Which facts, exactly, does she mean? And how did she leap to the conclusion that she knows more … facts … than me?
I pause. A long time. A really, really long time. It’s not the first time she’s alluded to this belief, but it’s the first time she has expressed it so clearly.
I realize I am one of those parents who’s honest with my kid about what I don’t know, hoping this will help her later in life to not worry she must always be right or always know. So far, though, it doesn’t sit with her very well. It may have backfired. Rather than inoculating her from perfectionism, it may – instead – have made her feel insecure.
Sometimes, I think security is a ruse anyway.
Who really feels secure? We’re all scrambling to make people believe we’re on solid ground – maybe some of us struggling more than others to lay solid ground under our kids – but who really feels secure in their lives, in their families, in themselves? I suppose I’m tipping my hand more than is socially acceptable when I say that I honestly can’t imagine how real security would feel. It’s like Big Foot, Fairies, or the Loch Ness Monster – mythic, revered, but unseen. Security. And if I don’t know how it tastes, how can I feed it to my kid?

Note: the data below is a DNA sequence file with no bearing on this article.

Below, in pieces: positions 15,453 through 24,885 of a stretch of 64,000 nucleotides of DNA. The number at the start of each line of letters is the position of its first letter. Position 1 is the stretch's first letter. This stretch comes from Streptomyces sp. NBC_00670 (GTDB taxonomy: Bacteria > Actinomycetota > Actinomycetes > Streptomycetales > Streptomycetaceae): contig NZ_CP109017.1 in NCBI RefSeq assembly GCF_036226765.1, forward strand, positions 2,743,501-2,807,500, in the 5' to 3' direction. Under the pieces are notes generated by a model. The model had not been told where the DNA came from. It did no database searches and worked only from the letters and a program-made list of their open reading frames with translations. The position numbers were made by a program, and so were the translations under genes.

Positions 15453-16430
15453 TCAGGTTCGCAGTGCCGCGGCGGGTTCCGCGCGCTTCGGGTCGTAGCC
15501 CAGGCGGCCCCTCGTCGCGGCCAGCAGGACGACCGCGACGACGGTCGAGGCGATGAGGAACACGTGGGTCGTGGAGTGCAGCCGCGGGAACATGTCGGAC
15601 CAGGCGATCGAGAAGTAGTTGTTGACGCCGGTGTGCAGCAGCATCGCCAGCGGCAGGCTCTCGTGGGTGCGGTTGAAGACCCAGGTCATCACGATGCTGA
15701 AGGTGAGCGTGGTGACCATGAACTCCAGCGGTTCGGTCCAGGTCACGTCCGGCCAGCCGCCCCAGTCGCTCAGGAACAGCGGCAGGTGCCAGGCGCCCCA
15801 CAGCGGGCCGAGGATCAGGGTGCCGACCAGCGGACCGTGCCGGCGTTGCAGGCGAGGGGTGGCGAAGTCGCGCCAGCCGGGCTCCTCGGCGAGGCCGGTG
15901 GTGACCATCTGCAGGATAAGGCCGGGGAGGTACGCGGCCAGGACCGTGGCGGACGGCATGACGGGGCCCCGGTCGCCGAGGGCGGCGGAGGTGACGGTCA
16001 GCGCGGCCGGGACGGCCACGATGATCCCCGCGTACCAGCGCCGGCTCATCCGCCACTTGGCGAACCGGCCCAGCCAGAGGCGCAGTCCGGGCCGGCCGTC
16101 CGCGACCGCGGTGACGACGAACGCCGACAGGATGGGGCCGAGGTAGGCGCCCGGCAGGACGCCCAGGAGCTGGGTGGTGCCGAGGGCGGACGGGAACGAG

So maybe Miss E is right. Or partly right. About me. Maybe she does have a better handle on facts than I do. And maybe that’s okay. Maybe my way of seeing the world as a mystery … scares her.
But this goes far beyond my honesty with her about things I do not know, and far beyond the boundaries of the conversation we had on our way to school.
“Everybody knows something worth knowing,” I finally say. “They just don’t always know the same things as you.”
“That reminds me of something!” she shouts. Something sparks. Her voice catches. We are around the corner from school. “Be yourself,” she quotes. “Everybody else is taken.” She’s referring to a poster at school.
“Yes!” I agree, letting her out of the car. She blows me a kiss, tells me she loves me. I tell her to have a good day.
And there is nothing sad about any of this, despite how our conversation began. There was a connection, a spark – however faint, however elusive.
You never know what will stick.
And I see again what I have seen so many times before: We are all just doing the best we can.